6. The finance- and indebtedness-trap
    The GDP-ESP reflects the wealth without considering the burden of the indebtedness into which they entered to finance the infrastructure, the production plants and/or the consumption. Uncovered pension schemes and missing provision systems are also part of the finance- and indebtedness trap. To keep the Gross-Value-Product GVP, including the "intrinsic" Social Product ISP, at a constant level, the economies and the enterprises confronted with this charge, have to cushion it by cost-reductions, a higher efficiency, more effective technologies and procedures, lean structures, the development of provision systems and higher receipts. If they do not or cannot, the GDP shown is not sustainable or has to be valued as sGDP comparatively lower.
  7. The leadership-, management- and stability-trap
    The GDP-ESP reflects wealth without considering shocks and losses due to leadership failure, management errors, system instabilities, hostilities, security problems, organised criminality, terror- and trouble spots. To keep the Gross-Value-Product GVP, including the "intrinsic" Social Product ISP, at a constant level, the economies and the enterprises confronted with this charge, have to compensate it by replacements, restructurings, control-, security- and legal systems, ceasing of hostilities and the like. If they do not or cannot, the GDP shown is not sustainable or has to be valued as sGDP comparatively lower.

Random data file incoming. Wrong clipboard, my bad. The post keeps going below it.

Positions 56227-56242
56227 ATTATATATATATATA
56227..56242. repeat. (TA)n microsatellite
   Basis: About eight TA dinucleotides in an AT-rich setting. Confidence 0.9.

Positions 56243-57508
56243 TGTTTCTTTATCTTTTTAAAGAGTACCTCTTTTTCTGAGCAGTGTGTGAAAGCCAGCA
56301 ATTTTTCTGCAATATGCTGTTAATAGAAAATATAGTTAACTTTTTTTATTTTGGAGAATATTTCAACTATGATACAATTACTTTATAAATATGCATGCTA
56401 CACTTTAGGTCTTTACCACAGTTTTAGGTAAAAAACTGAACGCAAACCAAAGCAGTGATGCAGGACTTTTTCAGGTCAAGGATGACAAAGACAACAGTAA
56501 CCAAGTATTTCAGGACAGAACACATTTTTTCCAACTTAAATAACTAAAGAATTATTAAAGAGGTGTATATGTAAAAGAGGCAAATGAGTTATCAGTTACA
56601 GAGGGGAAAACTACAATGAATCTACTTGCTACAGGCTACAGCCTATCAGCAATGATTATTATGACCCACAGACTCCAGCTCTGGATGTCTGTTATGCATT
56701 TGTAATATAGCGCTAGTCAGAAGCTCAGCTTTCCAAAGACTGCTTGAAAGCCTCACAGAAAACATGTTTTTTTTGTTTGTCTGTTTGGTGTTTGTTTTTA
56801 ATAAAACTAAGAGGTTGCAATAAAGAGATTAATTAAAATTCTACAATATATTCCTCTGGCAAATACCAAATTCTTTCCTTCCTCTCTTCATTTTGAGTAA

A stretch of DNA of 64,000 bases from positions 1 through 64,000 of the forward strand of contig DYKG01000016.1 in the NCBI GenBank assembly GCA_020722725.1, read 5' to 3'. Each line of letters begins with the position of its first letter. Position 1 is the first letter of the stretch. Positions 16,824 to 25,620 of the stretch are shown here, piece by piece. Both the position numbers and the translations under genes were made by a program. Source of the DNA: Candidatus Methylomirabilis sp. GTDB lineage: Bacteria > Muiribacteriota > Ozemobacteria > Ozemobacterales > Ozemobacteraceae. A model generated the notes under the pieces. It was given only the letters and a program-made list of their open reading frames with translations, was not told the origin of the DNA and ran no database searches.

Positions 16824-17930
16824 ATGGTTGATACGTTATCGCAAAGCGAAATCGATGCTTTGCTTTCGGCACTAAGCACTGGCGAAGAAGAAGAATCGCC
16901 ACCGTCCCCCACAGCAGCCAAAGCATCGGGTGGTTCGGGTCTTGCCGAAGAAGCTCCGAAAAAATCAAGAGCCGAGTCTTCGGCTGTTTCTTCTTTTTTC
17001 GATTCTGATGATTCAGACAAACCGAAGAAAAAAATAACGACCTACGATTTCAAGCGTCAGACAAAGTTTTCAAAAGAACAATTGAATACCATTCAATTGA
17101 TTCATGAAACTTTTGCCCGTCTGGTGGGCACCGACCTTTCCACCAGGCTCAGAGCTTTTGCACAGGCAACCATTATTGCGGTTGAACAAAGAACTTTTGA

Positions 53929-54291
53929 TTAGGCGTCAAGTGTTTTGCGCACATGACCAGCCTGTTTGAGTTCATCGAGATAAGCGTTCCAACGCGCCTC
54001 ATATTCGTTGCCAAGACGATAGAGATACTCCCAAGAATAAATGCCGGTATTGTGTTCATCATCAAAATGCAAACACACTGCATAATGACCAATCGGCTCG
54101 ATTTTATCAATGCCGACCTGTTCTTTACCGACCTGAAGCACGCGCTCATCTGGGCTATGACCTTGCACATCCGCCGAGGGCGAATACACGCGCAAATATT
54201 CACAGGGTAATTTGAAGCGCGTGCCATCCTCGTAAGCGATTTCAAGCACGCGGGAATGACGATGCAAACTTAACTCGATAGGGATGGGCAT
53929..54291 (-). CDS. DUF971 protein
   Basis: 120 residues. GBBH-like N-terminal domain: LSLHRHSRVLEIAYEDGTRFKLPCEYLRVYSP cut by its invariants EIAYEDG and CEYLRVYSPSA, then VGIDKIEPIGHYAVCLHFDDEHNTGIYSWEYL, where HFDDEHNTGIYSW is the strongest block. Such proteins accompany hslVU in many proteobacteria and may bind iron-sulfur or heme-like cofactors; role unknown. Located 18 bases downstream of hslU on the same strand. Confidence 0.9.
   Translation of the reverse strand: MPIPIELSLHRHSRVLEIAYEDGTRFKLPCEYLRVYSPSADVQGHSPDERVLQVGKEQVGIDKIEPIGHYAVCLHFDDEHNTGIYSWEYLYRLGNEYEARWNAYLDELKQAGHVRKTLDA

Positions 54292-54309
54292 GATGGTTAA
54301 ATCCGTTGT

8. The innovation-trap
    The GDP-ESP reflects wealth without considering the technical progress, the intensification of the international competition and price fights, the increasing mobility of the production factors, the making of heavier demands and the change in the habits of consumption. To keep the Gross-Value-Product GVP, including the "intrinsic" Social Product ISP, at a constant level, the economies and the enterprises confronted with this charge, have to compensate it by automation, adaptations in the design, improvements of the effectiveness of products, the flexibility of the production and the supply management, the creation of non-exportable jobs, the expansion of the sales organization and trading structures, the development of cultures of innovation and the like. If they do not or cannot, the GDP shown is not sustainable or has to be valued as sGDP comparatively lower.
  9. The image- and confidence-trap